“Go to the space-age building at the end of the block,” she said. “You can’t miss it.”
My friend gave me a tour of her building then led me up a flight of stairs to where the second-floor cafe had been converted into a bar, complete with colored lighting and a couple of DJ’s set up in the corner.
“Do they work here?” I asked, nodding towards the DJs. We picked up two glasses of white wine from the bar.
“That one actually does, but the other one is a professional.” She said something to the effect of his being the DJ-in-residence, which was probably a joke, but I wondered if companies like Google and Facebook had DJs-in-residence, too.
This was the second time I had seen her since coming to Amsterdam, and I was infinitely grateful for how welcoming she’d been. In college, she had always been one of the people I wish I had gotten to know better, one of the older, more confident girls when I was a freshman.
“Have you had bitterballen yet?” she asked. On my second or third night here, someone had described bitterballen as similar to arancini, deep-fried Italian rice-and-cheese balls. I said I hadn’t, and so she ordered a plate of bitterballen for the table. “They’re sort of an acquired taste.”
I took a bite and scalded my entire mouth. It was gooey inside, but tasted nothing like arancini. She told me it was filled with wild boar.
My mouth was burnt and I drank my wine too fast. Another glass appeared, and then a third.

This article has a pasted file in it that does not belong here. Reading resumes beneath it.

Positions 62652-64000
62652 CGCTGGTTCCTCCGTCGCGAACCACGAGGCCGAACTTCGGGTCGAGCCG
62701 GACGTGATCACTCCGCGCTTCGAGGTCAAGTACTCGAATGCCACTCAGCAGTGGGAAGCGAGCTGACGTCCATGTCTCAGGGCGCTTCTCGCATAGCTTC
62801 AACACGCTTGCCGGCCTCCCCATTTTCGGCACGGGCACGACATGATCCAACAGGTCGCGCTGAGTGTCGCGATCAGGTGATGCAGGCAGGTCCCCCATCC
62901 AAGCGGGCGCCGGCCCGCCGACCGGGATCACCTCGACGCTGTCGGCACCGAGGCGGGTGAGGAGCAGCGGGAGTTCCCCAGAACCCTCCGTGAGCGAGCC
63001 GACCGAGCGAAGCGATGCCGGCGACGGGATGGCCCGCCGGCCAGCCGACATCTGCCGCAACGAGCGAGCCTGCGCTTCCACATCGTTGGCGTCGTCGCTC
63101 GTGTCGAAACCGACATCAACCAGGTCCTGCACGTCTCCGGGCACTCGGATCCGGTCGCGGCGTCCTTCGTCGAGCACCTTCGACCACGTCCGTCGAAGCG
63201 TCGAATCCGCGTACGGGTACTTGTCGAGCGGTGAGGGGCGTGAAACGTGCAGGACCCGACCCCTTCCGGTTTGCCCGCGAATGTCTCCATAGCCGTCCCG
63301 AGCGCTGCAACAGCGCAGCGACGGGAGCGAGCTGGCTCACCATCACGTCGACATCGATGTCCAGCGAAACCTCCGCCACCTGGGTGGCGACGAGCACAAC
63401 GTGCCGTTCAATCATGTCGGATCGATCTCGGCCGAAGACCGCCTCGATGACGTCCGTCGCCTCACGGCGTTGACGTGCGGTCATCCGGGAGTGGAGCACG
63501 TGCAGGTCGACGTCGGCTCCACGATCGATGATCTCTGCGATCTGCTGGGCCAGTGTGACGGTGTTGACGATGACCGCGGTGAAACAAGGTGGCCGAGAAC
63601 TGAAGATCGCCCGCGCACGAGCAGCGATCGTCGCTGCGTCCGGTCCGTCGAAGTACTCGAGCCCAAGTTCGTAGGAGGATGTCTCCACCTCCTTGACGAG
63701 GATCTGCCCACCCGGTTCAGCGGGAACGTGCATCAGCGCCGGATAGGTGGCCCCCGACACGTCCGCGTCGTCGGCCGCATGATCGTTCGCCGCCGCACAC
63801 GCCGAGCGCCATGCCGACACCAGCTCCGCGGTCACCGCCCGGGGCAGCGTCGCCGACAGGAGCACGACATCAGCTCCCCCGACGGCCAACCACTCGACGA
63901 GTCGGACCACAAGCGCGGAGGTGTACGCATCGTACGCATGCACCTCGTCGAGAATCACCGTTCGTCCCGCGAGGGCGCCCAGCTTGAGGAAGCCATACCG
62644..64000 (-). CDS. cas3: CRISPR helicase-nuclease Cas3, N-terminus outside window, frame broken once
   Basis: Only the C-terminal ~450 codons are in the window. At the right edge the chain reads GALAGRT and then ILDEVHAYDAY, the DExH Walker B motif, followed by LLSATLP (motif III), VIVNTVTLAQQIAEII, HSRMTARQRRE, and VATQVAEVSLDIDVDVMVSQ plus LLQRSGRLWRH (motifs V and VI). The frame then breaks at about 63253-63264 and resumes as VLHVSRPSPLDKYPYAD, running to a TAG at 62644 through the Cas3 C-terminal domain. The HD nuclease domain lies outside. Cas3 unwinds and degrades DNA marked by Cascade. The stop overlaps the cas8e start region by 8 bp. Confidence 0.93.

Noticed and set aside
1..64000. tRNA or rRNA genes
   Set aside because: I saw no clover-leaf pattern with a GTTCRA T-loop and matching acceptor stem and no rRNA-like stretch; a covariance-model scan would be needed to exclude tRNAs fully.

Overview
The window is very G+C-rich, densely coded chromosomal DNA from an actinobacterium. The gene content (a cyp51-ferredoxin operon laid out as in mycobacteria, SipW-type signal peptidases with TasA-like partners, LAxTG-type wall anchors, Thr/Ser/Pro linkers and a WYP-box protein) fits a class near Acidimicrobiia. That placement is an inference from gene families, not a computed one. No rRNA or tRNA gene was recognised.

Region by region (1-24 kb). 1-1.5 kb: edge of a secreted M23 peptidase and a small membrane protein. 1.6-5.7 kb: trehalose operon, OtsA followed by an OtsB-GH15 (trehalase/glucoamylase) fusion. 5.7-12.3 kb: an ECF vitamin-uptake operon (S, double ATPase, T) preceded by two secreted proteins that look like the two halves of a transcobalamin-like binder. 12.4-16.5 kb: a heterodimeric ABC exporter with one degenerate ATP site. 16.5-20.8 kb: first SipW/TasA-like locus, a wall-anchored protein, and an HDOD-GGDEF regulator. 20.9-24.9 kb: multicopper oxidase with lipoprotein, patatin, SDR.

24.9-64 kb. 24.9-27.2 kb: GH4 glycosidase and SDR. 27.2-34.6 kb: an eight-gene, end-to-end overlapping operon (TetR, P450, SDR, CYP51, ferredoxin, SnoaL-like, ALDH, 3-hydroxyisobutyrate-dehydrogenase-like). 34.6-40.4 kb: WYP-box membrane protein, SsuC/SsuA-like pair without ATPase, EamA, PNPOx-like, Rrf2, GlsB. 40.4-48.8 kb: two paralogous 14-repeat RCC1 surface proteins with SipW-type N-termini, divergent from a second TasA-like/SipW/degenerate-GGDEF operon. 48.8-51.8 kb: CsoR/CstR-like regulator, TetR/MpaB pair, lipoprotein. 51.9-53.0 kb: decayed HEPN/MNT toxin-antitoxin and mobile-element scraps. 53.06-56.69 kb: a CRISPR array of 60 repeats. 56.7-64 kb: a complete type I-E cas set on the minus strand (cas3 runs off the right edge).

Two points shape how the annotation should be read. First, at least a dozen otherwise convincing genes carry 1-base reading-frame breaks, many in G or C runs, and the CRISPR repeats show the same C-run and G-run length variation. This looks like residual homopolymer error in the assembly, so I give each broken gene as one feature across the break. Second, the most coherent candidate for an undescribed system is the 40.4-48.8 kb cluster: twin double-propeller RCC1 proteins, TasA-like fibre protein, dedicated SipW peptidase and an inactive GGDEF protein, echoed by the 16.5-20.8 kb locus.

When I got home I was still hungry, so I dropped my tote at the apartment and walked to the nearest grocery store and made a beeline for the smoothie aisle. The last time I went shopping, a very chic girl had filled her leather purse with bottles of pulverized fruit, so it seemed like a good idea. Here, I would be the type of person who took care of her skin, used her gym membership, and drank green juice. My banana allergy tends to eliminate most pre-made smoothie options, so I settled on something green with Avocado, Komkommer, Spinazie, Appel, and Munt. It cost a single euro. I hesitated and wondered if I should go for the framboos instead.
“Sorry,” a voice said, and a stupidly hot guy in a bomber jacket reached across me to grab a bottle of Raw Lemonade. I imagined he would add cayenne pepper to it when he got home. Then I realized he apologized in English, though he was clearly Dutch. Did I give off a non-Dutch vibe?
I walked to the chocolate aisle and picked up a bar of 70% dark, and a tub of cashews.
At the checkout, I realized I left my wallet at the apartment, and all I had were a handful of coins in the pocket of my coat, enough for the smoothie and the chocolate, but not the cashews.
Raw Lemonade appeared next to me, and I handed the cashier all of the coins.
“Did you even count them?” she asked.
“I think that’s right?” I said.
“Yeah, it’s fine,” she said, and handed back a five-cent euro coin. I picked up my groceries and walked to the customer service counter. The person whose apartment I’m subletting told me to sign up for a Bonuskaart so groceries would be even cheaper than they already were. Really, I just wanted to kill time so I might bump into Raw Lemonade on the way out.
The customer service clerk said something in Dutch, then repeated in English: “How can I help you?”
“I just moved here, and I’m told you have a Bonuskaart?”
He reached into a drawer under the counter, withdrew a pamphlet, circled a section on the third page. There was a form to fill out online.
“Now you are a real girl in Holland,” he said.